‘The world still looks like an empire’

IssueDecember 2022 - January 2023
Feature by Mia Mottley

I came here to say a few things. I don’t need to repeat the horror and the devastation wrecked upon this earth over the course of the last 12 months since we met in Glasgow.

Whether the apocalyptic floods in Pakistan, or the heat waves from Europe to China, or in the last few days my own region, the devastation caused in Belize, with tropical storm Lisa, or the torrential floods a few days ago in St Lucia. We don’t need to repeat it because the pictures are worth a thousand words.

But what we do need to do is understand why we are not moving any further. ‘1.5 to stay alive’ cannot be that mantra.

I take no pride in having to repeat it over and over. We have the collective capacity to transform. We are in the country that built pyramids. We know what it is to remove slavery from our civilization. We know what it is to be able to find a vaccine within two years when a pandemic hits us. We know what it is to put a man on the moon....

I come from a small island state that has high ambition but that is not able to deliver on that high ambition....

Our ability to access electric cars or batteries or affordable [solar] panels is constrained by those countries that have a dominant presence and can produce for themselves, but the Global South remains at the mercy of the Global North on these issues...

This world looks, still, too much like when it was part of an imperialistic empire. The Global North borrows with interest rates between one to four percent. The Global South, around 14 percent.... If countries that want to finance their way to net zero and want to do the right thing can’t get the critical supplies, will they not have to rely again on natural gases? ...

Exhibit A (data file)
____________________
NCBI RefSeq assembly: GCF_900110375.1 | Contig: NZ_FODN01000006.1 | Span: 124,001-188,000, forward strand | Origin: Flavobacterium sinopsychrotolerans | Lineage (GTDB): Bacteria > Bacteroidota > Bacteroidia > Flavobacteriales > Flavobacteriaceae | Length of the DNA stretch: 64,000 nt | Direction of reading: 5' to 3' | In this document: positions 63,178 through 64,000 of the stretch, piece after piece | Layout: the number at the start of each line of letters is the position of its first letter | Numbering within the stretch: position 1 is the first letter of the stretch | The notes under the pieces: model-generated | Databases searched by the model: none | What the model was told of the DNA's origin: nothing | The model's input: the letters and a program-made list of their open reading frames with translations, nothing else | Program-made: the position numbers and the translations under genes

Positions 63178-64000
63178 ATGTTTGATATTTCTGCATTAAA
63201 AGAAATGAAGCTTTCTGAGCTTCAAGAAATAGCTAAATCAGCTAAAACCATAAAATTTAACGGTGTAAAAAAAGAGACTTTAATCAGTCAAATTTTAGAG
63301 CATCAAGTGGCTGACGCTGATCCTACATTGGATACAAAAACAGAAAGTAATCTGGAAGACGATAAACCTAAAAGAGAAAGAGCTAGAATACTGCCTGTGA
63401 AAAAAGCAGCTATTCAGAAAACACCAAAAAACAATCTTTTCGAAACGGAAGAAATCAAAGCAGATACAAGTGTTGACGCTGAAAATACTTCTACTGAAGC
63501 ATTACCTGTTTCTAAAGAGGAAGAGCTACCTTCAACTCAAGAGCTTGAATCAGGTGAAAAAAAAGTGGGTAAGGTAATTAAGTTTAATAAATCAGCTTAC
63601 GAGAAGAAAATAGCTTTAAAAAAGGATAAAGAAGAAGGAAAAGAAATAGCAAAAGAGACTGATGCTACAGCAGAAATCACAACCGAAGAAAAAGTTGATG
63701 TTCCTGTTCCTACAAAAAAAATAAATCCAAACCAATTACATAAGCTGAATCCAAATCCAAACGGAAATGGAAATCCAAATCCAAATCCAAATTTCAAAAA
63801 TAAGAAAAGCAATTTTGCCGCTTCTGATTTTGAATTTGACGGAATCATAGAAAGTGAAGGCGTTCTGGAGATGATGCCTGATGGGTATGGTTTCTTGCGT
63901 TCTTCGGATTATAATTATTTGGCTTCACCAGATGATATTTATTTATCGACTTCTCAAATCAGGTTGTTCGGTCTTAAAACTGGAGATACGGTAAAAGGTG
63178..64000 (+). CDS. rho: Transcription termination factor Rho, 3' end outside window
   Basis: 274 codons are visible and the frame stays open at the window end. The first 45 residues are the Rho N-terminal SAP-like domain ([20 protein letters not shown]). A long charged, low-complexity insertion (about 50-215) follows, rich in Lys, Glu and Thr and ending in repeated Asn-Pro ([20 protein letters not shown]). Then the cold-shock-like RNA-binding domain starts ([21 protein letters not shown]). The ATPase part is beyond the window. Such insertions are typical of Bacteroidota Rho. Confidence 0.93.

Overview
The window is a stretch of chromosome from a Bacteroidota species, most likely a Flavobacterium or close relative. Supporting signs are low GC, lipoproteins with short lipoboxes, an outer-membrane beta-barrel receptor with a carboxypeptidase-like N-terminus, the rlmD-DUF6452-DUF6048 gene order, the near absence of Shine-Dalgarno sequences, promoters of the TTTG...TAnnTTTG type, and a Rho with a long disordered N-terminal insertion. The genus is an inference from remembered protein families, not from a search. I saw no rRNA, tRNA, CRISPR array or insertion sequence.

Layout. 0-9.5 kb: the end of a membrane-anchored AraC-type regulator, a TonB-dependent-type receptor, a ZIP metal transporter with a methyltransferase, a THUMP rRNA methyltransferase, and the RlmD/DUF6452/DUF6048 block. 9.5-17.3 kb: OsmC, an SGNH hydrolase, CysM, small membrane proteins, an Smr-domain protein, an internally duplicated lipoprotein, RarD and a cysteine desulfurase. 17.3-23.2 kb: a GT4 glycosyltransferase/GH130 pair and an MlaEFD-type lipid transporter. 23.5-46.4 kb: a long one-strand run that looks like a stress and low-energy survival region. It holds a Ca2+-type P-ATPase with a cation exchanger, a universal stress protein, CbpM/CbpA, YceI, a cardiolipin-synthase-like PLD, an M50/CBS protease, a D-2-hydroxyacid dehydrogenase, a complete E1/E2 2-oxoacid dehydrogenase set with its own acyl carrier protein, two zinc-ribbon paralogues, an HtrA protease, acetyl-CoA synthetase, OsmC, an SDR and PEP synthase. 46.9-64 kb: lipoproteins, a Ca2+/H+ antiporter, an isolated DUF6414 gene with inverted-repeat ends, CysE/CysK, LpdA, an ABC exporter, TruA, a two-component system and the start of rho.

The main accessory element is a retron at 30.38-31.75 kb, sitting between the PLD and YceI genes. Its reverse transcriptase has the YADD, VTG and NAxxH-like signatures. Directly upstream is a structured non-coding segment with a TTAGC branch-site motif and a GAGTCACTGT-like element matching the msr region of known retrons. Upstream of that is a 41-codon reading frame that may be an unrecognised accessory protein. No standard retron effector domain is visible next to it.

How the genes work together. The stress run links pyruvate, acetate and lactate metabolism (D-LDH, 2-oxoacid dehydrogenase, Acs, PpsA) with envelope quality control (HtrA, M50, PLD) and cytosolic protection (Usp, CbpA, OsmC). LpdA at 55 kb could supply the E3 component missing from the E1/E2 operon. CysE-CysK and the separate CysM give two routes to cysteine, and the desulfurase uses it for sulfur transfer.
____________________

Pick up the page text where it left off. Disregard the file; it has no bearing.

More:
Loss and damage

We believe that it is critical to address the issue of loss and damage. I would like to salute Denmark, Belgium and Scotland for their own modest ways of trying to accept the precepts and principles of loss and damage, as critical and morally just.

But for loss and damage to work we believe that it can’t be only an issue of asking state parties to do the right thing, although they must, but we believe that the non-state actors, the stakeholders, the oil and gas companies and those who facilitate them, need to be brought into a special convocation between now and COP28.

How do companies make $200bn in profits in the last three months and not expect to contribute at least 10¢ in every dollar of profit to a loss and damage fund?

This is what our people expect....

My friends, the time is running out on us. And, yes, we have the power of choice....

When given the choice of how to treat postwar Europe, president Truman settled the Marshall plan, that made the definable difference to the countries that were responsible for the destruction of so much and the loss of life for so many. They chose to rise above it.

I ask us today: What will our choice be? We have the power to act or the power to remain passive and do nothing.

I pray that we will leave Egypt with a clear understanding that the things that are facing us today are all interconnected. There needs to be peace.

Countries like ours continue to suffer as a result of a war that we are not part of.

And a war that we want to see come to an end....

I ask the people of the world and not just the leaders to hold us accountable and to ask us to act in your name to save this earth and to save the people of this earth. The choice is ours.

What will you do?

What will you choose to save?

Topics: COP27